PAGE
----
Leftover content areas

It is not unusual to be left with some content groups that seems particularly difficult to place. If this content is important, consider placing it in a group of its own to which you will have prominent links at relevant points in your site. Examples include privacy policies or information about your shipping methods. Leftover content may also be of no particular interest to anyone. Question whether it should be included at all. Content does not have to be included just because it is on your list.

Once you have your content grouped in a way that you are happy with, give each content group a brief, descriptive label. Try to keep these labels meaningful so that they clearly describe the content within them.

Plan the navigation structure

Because your information is already organized into subject areas, it is logical to use that structure as the basis for your navigation.

  • Main navigation     The main navigation bar should appear on all pages in the same style and in the same place. In addition to standard items like links to the home page and contact information, the main navigation bar should include links to the top-level groups of content. It is wise to limit the number of links. If the number of links goes over eight or nine, you may need to look at ways in which content could be redistributed to reduce the number of groups.
  • Subsidiary navigation     This type of navigation is specific to a section of the site and links to content within a single top-level group. In sites where the information extends to several levels of subdivision, creating coherent subsidiary navigation can be a challenge. The most important principle to bear in mind is that, as users go down to the next subdivision, content above that level should remain easily accessible to them.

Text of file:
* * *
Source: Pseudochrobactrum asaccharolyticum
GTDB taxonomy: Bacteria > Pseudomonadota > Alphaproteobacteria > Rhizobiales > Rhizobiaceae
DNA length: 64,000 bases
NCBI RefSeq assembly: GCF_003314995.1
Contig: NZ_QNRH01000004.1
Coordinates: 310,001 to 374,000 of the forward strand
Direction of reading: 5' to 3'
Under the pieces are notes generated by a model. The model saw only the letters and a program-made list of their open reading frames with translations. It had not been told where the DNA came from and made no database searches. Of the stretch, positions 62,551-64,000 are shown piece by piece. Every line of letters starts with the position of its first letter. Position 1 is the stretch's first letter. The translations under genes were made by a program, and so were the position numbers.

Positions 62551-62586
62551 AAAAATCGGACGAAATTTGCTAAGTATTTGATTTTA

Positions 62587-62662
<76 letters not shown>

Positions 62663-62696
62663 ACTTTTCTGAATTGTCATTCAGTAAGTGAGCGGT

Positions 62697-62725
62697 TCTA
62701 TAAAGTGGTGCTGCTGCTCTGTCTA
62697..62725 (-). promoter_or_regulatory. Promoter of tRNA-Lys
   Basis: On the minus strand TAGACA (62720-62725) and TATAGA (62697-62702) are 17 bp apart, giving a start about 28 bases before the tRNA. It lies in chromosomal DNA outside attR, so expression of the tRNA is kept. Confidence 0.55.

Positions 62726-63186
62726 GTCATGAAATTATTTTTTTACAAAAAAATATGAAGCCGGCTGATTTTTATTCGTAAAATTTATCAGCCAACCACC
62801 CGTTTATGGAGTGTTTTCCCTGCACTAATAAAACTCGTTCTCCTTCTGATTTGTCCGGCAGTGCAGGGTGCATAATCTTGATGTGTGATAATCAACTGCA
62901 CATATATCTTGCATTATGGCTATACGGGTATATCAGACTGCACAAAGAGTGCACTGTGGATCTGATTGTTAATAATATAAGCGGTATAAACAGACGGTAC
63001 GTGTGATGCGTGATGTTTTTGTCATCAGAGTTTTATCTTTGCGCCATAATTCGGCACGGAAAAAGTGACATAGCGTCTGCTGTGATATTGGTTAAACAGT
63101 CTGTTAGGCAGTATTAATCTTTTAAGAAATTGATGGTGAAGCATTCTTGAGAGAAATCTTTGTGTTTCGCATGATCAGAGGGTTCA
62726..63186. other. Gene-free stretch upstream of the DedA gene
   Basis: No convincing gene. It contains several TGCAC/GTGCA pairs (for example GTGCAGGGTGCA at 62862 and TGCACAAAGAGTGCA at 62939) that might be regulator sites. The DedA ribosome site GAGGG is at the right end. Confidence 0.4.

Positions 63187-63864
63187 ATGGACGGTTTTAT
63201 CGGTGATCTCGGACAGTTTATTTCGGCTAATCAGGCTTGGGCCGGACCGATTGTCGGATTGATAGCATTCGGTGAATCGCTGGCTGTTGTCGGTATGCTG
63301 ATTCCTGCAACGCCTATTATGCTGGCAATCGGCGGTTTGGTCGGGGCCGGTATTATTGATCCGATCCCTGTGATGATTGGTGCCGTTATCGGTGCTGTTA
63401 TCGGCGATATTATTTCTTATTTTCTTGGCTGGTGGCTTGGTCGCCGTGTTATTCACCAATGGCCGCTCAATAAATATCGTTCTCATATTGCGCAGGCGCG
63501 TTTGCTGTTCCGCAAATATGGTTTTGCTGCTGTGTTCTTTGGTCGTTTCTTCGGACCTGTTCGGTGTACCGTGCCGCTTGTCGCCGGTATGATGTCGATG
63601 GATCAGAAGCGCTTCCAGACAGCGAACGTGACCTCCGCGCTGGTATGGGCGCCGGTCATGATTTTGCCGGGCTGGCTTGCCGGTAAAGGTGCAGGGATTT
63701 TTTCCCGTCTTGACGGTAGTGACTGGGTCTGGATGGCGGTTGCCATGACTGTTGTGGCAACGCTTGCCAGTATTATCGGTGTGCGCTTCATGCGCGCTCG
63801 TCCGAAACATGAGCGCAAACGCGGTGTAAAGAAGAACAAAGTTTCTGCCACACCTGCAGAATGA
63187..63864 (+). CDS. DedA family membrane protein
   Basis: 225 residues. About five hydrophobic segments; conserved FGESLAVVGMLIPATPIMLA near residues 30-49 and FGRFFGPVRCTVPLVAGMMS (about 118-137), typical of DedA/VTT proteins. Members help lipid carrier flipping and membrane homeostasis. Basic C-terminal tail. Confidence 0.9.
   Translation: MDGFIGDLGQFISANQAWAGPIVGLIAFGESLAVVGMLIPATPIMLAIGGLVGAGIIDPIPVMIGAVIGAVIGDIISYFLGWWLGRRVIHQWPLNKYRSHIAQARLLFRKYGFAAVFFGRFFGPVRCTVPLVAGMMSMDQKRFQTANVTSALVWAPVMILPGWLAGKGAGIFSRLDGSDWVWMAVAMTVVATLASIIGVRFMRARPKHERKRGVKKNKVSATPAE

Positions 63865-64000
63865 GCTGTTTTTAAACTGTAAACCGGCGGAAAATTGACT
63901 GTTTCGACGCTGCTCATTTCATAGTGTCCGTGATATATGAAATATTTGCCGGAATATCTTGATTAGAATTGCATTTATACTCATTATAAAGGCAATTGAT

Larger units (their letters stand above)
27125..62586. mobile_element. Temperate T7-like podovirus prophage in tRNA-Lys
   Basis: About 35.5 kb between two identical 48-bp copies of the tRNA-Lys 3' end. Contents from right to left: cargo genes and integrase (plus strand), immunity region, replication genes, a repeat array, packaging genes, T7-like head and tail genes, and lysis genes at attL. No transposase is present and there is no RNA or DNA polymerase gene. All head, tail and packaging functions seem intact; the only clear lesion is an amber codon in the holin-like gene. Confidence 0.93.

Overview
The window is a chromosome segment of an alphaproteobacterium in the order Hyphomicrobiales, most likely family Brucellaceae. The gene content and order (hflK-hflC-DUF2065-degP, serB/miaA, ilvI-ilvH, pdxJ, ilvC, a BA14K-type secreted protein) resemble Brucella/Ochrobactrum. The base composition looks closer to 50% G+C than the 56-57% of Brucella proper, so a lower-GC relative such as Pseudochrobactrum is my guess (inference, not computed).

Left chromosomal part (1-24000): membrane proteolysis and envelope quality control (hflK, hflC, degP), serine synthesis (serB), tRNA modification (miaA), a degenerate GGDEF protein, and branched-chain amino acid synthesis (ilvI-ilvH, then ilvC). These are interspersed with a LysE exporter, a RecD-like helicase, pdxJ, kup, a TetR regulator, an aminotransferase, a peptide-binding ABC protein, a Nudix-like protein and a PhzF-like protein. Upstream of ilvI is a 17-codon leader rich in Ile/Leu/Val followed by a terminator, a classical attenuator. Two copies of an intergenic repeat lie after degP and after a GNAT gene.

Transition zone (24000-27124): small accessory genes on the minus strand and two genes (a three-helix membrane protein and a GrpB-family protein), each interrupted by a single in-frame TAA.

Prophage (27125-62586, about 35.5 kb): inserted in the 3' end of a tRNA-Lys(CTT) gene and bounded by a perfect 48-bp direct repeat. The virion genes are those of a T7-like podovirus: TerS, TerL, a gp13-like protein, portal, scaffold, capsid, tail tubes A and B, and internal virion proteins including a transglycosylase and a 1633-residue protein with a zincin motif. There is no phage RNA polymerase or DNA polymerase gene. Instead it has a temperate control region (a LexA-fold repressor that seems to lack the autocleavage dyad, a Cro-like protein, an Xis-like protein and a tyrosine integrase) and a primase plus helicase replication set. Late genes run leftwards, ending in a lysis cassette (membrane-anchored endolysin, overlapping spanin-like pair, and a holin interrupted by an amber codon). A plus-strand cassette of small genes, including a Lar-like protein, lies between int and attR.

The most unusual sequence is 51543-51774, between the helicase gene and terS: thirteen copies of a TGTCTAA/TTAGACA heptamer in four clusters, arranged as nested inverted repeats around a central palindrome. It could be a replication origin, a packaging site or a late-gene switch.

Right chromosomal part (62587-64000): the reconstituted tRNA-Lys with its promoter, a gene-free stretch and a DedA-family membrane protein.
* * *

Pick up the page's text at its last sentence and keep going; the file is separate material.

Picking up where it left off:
You can include subsidiary navigation that links to pages such as your privacy policy, copyright information, guarantees, and other information that is less easily categorized. These links are commonly included in small navigation bars at the bottom of each page.

  • Secondary navigation     Use secondary navigation to provide users with alternative ways of navigating. For example, users who know what they want to do might appreciate a drop-down list box containing links to the main content groups in an online store. That way, they can go directly to where they want to be. Search functions and site maps, which can be added very easily with FrontPage, are important methods of helping users to quickly locate specific information.